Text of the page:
Cleaning Up Sex Trafficking with Chemistry
Sarah O’Connor ’21 drops a soapy sphere into a large beaker with a plop. Small bubbles, purple and pink, quickly begin cascading up the sides of the beaker creating a whipped soufflé of foam that soon escapes the mouth of the beaker and spills onto the countertop. O’Connor laughs with satisfaction as the other students gather to admire the mess they made – an intentional mess aimed at combatting sex trafficking in Houston.
O’Connor along with the other chemistry and biochemistry majors, Sophia Guerrero ’20, Milton Fernandez ’21 and post-baccalaureate student Julia Chandler, spent their summer testing and retesting soap recipes. Their work helps a local nonprofit, Elijah Rising, to develop products they can sell in order to aid women who have been rescued from sex trafficking. The soapy mess that spilled onto the counters, a success by all measures, was a bath bomb they developed through their research.
“I like the chemistry and I like understanding the science behind the different bath products,” O’Connor said. “I’ve seen all these products on the shelves and now I know how to make it in the lab.”
A Connection to Elijah Rising
Students worked under the tutelage of Dr. Crystal Young, assistant professor of chemistry, who first heard about human trafficking from a knitting group at her church. When a friend told her about A 2nd Cup, a coffee shop aimed at educating people about trafficking while using the proceeds to aid its victims, she checked it out and soon found herself an active and involved member. Through her participation there, she learned about Elijah Rising.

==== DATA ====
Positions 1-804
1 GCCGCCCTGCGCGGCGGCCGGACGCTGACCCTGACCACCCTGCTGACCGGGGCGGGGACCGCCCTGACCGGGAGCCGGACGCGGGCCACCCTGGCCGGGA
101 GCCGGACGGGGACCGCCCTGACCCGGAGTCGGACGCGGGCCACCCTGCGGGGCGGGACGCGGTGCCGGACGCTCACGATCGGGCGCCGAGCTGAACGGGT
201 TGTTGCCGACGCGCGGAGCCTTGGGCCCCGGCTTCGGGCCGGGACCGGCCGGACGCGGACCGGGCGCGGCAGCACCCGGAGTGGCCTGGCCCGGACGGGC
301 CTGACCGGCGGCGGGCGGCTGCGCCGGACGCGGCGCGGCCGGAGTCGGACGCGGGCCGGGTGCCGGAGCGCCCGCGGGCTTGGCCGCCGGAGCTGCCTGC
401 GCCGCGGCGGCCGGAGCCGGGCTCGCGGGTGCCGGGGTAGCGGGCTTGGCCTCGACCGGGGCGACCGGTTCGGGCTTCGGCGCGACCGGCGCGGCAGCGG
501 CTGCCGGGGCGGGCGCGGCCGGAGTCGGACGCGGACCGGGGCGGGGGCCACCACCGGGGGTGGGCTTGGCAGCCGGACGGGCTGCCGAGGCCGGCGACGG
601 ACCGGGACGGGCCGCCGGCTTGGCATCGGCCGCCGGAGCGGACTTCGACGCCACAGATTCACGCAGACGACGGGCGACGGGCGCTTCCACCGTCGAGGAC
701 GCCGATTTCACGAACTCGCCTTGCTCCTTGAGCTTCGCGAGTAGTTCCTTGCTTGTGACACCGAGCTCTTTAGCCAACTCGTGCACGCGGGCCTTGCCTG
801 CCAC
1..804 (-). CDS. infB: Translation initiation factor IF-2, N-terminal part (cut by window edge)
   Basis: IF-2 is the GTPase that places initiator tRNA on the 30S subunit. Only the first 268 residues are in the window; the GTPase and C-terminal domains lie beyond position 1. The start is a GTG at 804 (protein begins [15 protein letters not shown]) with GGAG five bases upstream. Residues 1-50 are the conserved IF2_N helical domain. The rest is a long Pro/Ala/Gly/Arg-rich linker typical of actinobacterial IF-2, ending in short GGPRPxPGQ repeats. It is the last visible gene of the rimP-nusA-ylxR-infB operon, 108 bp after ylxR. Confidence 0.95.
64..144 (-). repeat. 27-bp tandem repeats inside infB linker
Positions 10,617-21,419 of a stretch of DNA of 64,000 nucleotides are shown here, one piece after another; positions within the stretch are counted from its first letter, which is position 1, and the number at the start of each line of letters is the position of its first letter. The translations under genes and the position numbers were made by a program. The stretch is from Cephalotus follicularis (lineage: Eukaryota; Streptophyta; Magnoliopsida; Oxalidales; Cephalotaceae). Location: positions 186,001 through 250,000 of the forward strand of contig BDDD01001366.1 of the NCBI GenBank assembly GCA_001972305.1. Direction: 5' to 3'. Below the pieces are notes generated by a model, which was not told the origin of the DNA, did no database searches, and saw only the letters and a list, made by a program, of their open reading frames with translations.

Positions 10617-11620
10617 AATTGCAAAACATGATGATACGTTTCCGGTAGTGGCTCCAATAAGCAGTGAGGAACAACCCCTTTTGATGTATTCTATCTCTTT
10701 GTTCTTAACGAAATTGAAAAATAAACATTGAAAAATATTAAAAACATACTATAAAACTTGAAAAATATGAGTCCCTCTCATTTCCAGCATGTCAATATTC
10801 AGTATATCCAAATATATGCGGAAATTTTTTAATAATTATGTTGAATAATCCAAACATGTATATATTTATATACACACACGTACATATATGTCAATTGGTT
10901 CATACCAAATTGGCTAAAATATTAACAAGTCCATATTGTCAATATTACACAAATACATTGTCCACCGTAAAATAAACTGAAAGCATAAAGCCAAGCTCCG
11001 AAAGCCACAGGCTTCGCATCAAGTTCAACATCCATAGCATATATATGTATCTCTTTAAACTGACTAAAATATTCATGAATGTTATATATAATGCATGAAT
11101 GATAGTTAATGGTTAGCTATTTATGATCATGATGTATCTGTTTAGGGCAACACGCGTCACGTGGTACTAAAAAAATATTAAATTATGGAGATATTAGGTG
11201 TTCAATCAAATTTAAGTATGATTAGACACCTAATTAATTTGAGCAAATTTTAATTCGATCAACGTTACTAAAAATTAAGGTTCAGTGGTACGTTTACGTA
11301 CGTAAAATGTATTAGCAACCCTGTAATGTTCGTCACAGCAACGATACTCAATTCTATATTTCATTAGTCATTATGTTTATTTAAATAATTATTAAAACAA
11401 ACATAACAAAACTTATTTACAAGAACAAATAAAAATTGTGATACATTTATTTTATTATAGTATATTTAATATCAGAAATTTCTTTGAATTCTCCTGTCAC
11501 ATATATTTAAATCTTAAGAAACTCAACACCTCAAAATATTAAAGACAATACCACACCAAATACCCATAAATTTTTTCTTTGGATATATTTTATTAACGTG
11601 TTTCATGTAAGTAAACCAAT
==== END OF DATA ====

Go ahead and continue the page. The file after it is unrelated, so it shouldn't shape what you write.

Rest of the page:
When Young heard about their challenges developing soap for their retail operation, she knew this was an opportunity to share her gifts.
“A lot of time people are asked to donate their legal, social or medical services, which are tools that I don’t have in my tool chest,” Young said. “I am really happy to be able to unite my love for chemistry with this cause.”
She included her students in the process and allowed them to direct the process of the research and work directly with leadership at Elijah Rising.
“They gave us a bottle of hand soap from the brand Lush and said ‘this is the gold standard,’ so I passed that along to the students,” Young said. “Within a couple of days they made something better. I was surprised, this was the fastest I had ever seen research come together.”
This was uncharted territory for all involved. Young teaches organic chemistry, but being able to venture into formulation chemistry sparked some new ideas and lessons. For the students, working within a new environment and with a new organization brought new experiences.
“I liked learning more about the cause,” O’Connor said. “I knew sex trafficking existed, but it was cool to work with people facing it head on.”
Together they developed formulas for liquid soaps and bath bombs that were economically priced, sourced with natural ingredients and worked well. Additionally, they accomplished this using household tools so people within the Elijah Rising organization could reproduce the products without the use of a specialized chemistry lab.
“I was there for stop-gap measures,” Young said. “It’s not my job to perform research any more. As a research professor it is my job to facilitate and help students find the resources they need to be successful.”
Elijah Rising is a nonprofit whose mission is to end sex trafficking through prayer, awareness, intervention and restoration. Through their online retail and storefront, they sell goods that empower and use the proceeds to provide resources to survivors of sex trafficking. They have recently reopened their intake facility, an 84-acre farm that can house survivors and provide around-the-clock trauma care. Additionally, the women will be given the opportunity to earn money making candles, soaps and other products based on the formulas developed by UST’s student research.